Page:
Exchange flow gap hits 10K BTC — 5 things to know in Bitcoin this week

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Bitcoin (BTC) begins the second week of November still holding strong near 18-month highs — where might BTC price moves head next?

The largest cryptocurrency has fought off sell pressure to seal another impressive weekly close.

In what analysis is increasingly describing as a change in sentiment, Bitcoin and altcoins alike are refusing to retrace gains which first kicked in over one month ago.

Amid a torrid macroeconomic environment, crypto is striking out on its own where assets such as stocks are feeling the pressure, and bulls are hopeful that the upside is not yet over.

Plenty of potential volatility triggers lie in store in the coming week. With inflation still on everyone’s mind, the United States Federal Reserve will deliver a round of remarks as part of planned engagements, with Chair Jerome Powell among the speakers.

A short trading week on Wall Street will mean an extended period of “out-of-hours” trading next week, allowing crypto to potentially see more volatile moves into the next weekly close.

Behind the scenes, Bitcoin is technically as resilient as BTC price action suggests — hash rate and difficulty, already at all-time highs, are due to add to their record tally in the coming days.

Cointelegraph delves deeper into these issues and more in the weekly overview of what to expect when it comes to Bitcoin market activity in the short term and beyond.

Bitcoin bulls refuse to give an inch

Like last week, Bitcoin did not disappoint with the weekly candle close into Nov. 6.

At just over $35,000, the close in fact set a new 18-month high, and preceded a bout of volatility which saw a brief trip to just below the $36,000 mark, data from Cointelegraph Markets Pro and TradingView shows.

BTC/USD 1-week chart. Source: TradingView

A fierce tug-of-war between buyers and sellers means that current resistance levels are proving hard to overcome, while liquidations mounted at the close.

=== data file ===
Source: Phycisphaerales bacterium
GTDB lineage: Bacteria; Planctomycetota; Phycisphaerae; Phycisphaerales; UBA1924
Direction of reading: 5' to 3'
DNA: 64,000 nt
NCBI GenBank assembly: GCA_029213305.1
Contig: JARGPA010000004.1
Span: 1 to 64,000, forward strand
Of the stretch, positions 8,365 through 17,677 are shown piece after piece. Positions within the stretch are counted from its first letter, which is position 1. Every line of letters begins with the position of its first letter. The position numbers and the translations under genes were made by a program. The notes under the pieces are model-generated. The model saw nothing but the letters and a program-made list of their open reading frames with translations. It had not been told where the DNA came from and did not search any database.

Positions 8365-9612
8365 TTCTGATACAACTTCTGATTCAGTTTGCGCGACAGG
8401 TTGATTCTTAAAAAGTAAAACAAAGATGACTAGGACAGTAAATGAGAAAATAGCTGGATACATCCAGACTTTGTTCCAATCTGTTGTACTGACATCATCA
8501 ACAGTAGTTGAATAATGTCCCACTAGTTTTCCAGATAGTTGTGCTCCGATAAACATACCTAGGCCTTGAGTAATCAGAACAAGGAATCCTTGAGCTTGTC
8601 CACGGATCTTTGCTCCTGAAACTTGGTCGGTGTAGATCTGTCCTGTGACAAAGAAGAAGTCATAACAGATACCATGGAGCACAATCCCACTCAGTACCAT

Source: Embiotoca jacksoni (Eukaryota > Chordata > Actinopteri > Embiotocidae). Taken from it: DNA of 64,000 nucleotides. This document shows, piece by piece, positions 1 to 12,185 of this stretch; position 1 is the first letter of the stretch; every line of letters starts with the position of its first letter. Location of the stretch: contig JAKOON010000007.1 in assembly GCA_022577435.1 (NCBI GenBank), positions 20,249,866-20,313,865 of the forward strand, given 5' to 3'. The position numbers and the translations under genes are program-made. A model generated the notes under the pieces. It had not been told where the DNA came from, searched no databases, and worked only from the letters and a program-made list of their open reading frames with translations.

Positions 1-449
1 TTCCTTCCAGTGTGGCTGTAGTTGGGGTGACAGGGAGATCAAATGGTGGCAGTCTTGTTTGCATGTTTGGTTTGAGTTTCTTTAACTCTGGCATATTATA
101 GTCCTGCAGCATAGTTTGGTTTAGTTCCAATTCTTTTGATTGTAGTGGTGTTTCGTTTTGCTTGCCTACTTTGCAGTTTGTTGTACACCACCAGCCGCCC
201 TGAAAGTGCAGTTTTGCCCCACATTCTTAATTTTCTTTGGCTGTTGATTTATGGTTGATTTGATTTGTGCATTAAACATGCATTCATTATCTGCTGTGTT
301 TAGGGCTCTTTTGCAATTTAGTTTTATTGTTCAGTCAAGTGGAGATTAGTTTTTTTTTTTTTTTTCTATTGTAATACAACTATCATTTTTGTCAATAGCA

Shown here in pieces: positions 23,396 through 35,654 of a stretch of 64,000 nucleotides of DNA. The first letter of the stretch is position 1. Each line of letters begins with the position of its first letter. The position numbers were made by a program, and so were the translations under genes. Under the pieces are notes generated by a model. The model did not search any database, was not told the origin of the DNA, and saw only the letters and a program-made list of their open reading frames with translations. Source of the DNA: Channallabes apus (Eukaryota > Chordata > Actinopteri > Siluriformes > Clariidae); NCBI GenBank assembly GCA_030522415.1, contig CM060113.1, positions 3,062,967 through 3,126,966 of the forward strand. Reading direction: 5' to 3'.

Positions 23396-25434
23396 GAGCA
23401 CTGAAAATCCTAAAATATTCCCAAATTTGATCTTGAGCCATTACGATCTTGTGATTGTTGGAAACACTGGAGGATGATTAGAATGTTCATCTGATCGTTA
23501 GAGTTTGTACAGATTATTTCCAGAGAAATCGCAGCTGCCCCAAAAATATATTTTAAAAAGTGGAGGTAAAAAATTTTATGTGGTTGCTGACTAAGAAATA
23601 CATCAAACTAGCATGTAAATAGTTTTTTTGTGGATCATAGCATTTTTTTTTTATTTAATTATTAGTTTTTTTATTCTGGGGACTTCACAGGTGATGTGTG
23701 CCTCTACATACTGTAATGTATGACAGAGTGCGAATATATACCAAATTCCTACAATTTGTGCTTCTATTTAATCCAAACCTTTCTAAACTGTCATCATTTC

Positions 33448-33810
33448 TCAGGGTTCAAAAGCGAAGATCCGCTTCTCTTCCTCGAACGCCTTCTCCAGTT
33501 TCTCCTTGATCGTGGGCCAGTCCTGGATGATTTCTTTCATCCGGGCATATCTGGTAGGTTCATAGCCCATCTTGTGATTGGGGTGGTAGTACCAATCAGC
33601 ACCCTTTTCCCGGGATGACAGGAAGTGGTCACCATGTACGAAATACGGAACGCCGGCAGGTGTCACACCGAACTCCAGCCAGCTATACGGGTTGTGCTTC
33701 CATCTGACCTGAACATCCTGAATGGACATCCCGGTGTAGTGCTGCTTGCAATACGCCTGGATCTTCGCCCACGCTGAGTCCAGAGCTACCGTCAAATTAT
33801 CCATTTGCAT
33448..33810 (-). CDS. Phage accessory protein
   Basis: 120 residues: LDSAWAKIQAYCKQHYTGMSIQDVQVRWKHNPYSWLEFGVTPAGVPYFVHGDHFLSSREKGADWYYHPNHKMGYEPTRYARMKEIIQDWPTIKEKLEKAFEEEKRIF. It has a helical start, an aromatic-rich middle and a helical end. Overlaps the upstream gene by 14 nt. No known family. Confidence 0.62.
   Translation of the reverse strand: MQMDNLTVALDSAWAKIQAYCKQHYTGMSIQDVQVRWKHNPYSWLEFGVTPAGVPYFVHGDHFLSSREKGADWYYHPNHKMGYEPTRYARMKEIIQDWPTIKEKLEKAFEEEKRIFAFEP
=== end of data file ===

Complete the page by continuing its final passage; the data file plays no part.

As noted by popular trader Skew, the hourly chart suggests that “both sides of the book were swept” on exchanges.

On Nov. 5, Skew additionally showed increasing open interest (OI) on largest global exchange Binance — a key prelude to volatility in recent weeks.

Continuing, fellow trader Daan Crypto Trades referenced funding rate data showing longs paying shorts.

“There’s still quite a lot of positions that opened during the weekend so I’d expect some further volatility after the futures open and on Monday to take those out (on both sides),” part of X commentary read at the time.

As Cointelegraph reported, bets among market participants include $40,000 as a popular BTC price target. The timing is up for debate, but predictions for the end of 2023 revolve around even higher levels.

For the meantime, however, more conservative approaches remain. Among them is popular trader Crypto Tony, who over the weekend told X subscribers not to bet on bulls sweeping through resistance.

“I am only short if we lose that support zone at $34,100, and will close my current long position if we lose $33,000,” he wrote, updating his current trading strategy.

“I would not recommend longing here into resistance at all.”

Fed speakers lead macro week

With a break from U.S. macroeconomic data prints this week, attention is once more on the Fed as a source of market volatility.

Various speaking engagements over the week prior to the Veterans Day holiday on Nov. 10 will see officials including Chair Powell take to the stage.

The timing is perhaps more noteworthy than the speeches themselves — the Fed continued a pause in interest rate hikes last week, this despite the data showing inflation beating expectations.

Previous comments have directed markets away from expecting a pivot in rates policy until well into next year. Per data from CME Group’s FedWatch Tool, bets for the outcome of the next rates decision, due in just over one month, are for a repeat pause.

Fed target rate probabilities chart. Source: CME Group

“All attention remains on the Fed,” financial commentary resource The Kobeissi Letter wrote in X comments on the upcoming macro diary.

Kobeissi added that volatility may continue in the coming days on the back of turbulence on bond markets. Stocks also saw notable changes last week, with the S&P 500 making an abrupt about turn after dropping through the second half of October.

Continuing, investment research platform Game of Trades suggested that “major economic volatility” is on the horizon thanks to a rare contraction in U.S. consumer credit.